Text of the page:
As the end of the month was approaching, I found that I was actually enjoying the new recipes I was trying. I ordered some paleo cookbooks online to give myself more options and education on this new lifestyle. I found one specific to autoimmune diseases and ended up spending an entire month following an even stricter “autoimmune paleo” diet. By the end of my first month, I had lost weight (without even trying, seeing how my focus wasn’t on losing weight but just in feeling better), my skin was clearer, I had more energy and my depression and brain fog were lifting considerably. I felt too good to turn back.
I followed a very strict paleo diet for the next 6 months. I have never felt better-physically and emotionally-than when I strictly lived that healthier lifestyle. I had lost 20 pounds of weight that I couldn’t seem to get off before. I had more energy, slept better and was able to get off the anti-depressants that I had briefly been on. Sure, it was hard (especially when going out to eat), but I was determined to make this change for myself.
The next 6 months after that, I started slowly introducing things back into my diet. Looking back now, I can see that this was my downfall. [I’ve realized that I’m an all-or-nothing kind of girl. I either go in 100%, or I struggle to find a balance. I’m working on that.] At first, it was just a little cheese on my salad, or a scoop of rice with my chicken and vegetables. I seemed to handle it well in small doses. I kept the gluten out of my diet for an entire year, but then I felt that I was ready to introduce that back in as well. Little by little, all of these foods crept back into my diet. I justified having more and more because I had felt okay the time before. Before I knew it, I was slipping into my old ways. The weight started coming back on. The brain fog and fatigue slowly returned. My emotions were up and down (granted, I’ve had a difficult past few years in dealing with the loss of my mom).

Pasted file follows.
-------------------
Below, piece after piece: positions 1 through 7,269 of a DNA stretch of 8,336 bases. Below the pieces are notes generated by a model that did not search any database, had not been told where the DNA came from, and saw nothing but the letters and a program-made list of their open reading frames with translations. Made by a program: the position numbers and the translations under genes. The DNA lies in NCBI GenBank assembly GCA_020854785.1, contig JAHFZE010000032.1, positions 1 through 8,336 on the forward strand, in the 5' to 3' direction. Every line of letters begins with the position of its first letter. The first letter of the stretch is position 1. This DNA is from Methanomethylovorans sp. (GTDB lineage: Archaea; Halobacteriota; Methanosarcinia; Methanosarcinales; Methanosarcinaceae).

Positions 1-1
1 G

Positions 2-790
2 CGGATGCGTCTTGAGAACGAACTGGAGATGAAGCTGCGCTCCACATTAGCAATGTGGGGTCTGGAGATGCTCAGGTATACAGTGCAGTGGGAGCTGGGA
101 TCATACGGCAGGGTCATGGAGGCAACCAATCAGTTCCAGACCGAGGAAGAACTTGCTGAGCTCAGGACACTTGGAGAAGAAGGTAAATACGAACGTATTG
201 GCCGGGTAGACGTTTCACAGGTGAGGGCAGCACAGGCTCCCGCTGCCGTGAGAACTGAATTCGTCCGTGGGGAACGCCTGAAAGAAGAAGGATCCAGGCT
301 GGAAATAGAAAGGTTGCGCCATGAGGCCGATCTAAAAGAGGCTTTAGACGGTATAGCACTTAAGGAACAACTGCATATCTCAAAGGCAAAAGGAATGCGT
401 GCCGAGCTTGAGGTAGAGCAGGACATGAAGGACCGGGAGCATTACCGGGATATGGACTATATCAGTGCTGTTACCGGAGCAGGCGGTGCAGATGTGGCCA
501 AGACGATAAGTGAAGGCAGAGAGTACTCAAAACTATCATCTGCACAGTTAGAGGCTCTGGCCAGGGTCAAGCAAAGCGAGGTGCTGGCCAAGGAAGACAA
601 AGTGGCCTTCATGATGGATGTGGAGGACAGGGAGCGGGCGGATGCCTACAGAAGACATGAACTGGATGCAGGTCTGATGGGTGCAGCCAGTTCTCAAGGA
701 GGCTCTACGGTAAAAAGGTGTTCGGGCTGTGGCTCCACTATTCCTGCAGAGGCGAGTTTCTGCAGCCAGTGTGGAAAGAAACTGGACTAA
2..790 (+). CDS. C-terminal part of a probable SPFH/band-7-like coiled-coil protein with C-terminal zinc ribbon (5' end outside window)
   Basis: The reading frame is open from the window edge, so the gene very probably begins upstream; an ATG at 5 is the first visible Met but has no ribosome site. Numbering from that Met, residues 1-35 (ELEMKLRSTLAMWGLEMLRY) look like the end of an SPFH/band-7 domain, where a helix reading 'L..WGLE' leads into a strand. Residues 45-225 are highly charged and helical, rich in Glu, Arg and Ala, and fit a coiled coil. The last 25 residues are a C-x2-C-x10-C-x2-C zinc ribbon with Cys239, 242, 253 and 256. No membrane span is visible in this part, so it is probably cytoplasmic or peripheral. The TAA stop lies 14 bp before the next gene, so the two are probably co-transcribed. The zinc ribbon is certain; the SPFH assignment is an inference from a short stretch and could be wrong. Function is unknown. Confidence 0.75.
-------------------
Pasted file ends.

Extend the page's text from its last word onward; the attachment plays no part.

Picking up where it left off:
I’ve gone back and forth, trying to get back on track with the healthier lifestyle that had benefitted me so well. There have been many good changes that have stuck: shopping organic, eliminating nitrates, dyes, HFCS, etc. It has been a challenge to stay completely on track though; some weeks I do really good, other weeks…not so much. It does take a lot of prep work but what it really boils down to is motivation. I feel as though I’m caught in a viscous cycle; the fatigue results in a lack of motivation, which then affects my mood, which goes back to the tiredness and unmotivated feelings. Around and around I go.
I told myself that after the holidays, I would be ready to start again. I’ve been doing okay, but find that I’m slipping up again on weekends or when I go out somewhere (to a party, out to eat, etc). I need to go back to square one, which is making a plan! I created a calendar that I write all of my meals and snacks on. It helps to see what my plan is and helps me to remember what to prep ahead of time. I will do this for the next month; they say it takes 30 days to form a habit!
Click here to print out your free menu planning calendar!
What helps you to stay on track with healthy eating? I want to hear!
If you are struggling with an autoimmune disease, depression/anxiety, or other health issues, I highly recommend checking out this book! It explains a lot about gut health and how it affects your overall well-being. It all starts in the gut! It also explains how your diet can play a key role in the healing process and affect your overall mental and physical health!
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There are SO many good cookbooks out there to help you figure out a paleo diet. These are a couple that I started with that I really loved. There are some great recipes that have become staples in our house which I have taken from these books.
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Also, when I was first diagnosed with Hashimotos disease, I purchased a couple of books to learn more about the disease. The first book link was the most helpful; I can’t recommend it enough! The second was also helpful as well.
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Dislaimer: This post contains affiliate links.